– Cementing friendships that helped her in developing new subjects of ballet/ theatre/ circus etc.
– Attending the Carnegie Institute in Pittsburgh USA together with French artist Lucien Simon as European jury representatives for an international exhibition in 1922
– She was made an Associate of the RA in 1928, being only the second woman after Anne Surymerton
– Appointed a DBE 1929, being the first woman artist ever to receive this title
Laura is not famous for her portraiture, but the wide range of portraits are perhaps not sufficiently recognised as they include the famous such as Anna Pavlova; George Bernard Shaw; Gwen Ffrangcon-Davies; Lubov Tchervichev; Paul Scofield, WH Davies as well
as the not so famous such as clowns, gypsies, children and other people, that include Dolly in
Marsh Mallows, which was sold for £331,500 in 1999.
In the 1930’s Laura spent much time in the Malverns invariably receiving invitations to Barry Jackson’s Malvern Festivals and where as his houseguest she met authors, playwrights, actors and notabilities from all walks of life. In the same period Laura was drawing/painting boxers at Blackfriars and painting ceramics dinner sets for Arthur Wilkinson and Clarice Cliff!
During the War Laura received various Commissions via the War Artists Advisory Committee e.g. In for repairs 1941, A Balloon site, Coventry 1942, Ruby Loftus 1943, Take Off 1944, factory workshops, Land Girls and many others. Laura Knight’s fame continued after WWII, with her commission for the Nuremberg Trials 1946, being elected to serve on the Royal Academy Hanging Committee 1946 and a further Commission for the Coronation 1952.
Laura found most of her painting subjects in London during the winter months and in the brighter months of the year they stayed in their hotel in Colwall. Laura painted many agricultural and country scenes in the Malvern area before, during and after WWII.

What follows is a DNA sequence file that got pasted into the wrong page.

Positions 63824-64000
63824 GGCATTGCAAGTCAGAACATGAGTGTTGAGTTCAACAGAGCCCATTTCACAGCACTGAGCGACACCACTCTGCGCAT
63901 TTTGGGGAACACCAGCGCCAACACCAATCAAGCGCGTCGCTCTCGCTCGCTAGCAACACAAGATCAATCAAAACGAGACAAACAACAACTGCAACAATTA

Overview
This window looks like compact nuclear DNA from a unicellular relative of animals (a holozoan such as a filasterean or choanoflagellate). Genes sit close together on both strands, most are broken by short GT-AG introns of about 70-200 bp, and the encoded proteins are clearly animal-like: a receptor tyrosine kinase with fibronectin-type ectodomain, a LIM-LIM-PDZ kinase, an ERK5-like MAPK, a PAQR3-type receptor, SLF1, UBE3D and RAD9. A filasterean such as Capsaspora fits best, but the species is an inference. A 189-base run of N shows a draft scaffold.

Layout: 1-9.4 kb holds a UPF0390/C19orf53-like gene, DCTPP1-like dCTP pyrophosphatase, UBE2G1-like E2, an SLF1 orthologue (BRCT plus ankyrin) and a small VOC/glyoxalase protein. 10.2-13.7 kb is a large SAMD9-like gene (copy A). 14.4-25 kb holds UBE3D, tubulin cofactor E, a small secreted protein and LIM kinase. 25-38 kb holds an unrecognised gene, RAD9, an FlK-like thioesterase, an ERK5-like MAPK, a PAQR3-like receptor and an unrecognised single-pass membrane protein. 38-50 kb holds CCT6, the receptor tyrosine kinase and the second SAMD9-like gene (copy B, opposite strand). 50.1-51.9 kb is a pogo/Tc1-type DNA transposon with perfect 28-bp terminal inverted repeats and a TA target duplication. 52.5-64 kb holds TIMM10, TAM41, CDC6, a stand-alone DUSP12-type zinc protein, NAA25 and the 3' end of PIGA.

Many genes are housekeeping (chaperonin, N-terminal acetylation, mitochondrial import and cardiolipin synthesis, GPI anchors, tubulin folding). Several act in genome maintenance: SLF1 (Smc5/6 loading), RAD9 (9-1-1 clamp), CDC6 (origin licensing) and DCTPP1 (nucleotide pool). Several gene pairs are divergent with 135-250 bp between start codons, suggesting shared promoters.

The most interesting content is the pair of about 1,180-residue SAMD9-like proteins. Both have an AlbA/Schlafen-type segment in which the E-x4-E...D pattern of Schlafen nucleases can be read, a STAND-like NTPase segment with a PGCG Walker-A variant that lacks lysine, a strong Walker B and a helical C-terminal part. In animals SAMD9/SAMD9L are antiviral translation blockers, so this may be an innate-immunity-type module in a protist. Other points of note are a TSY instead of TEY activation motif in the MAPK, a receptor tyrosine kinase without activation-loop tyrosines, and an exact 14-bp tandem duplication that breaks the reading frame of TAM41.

When Barry Jackson took control of the Stratford on Avon theatre she again became
theatrically minded and spent many seasons with him and Scott Sunderland. Later Barry
Jackson asked Laura to do a number of records for him at The Old Vic “I filled many big
sketch books with perhaps the best drawings I ever did of life backstage” p.325 Magic of a Line.
After the death of her husband Harold in 1961 the number of her works declined.
Laura started life in poverty, but became financially successful and developed lasting friendships who ranged from not only gypsies, circus folk, the farm and factory worker but also with those more fortunate, that included famous authors, actors, playwrights, judges at Nuremberg and aristocrats. Laura also travelled widely in the UK, Europe and America.
All this was achieved in an era, when women were still fighting to vote and in instances where women were at times not generally accepted in some masculine quarters.
All of these friends and most of her acquaintances kept in contact with this remarkable woman to the end, as demonstrated by her Memorial service held at St James Church, Piccadilly 28th July 1970.
In her last years Laura asked me “Have I tried too many different media, too many different subjects?” I could not give her an answer as she then went on, “I do not know, except that my inner self continues to say even today – go on, keep on trying something different”
Biography written by R. John Croft FCA – Dame Laura Knight’s great nephew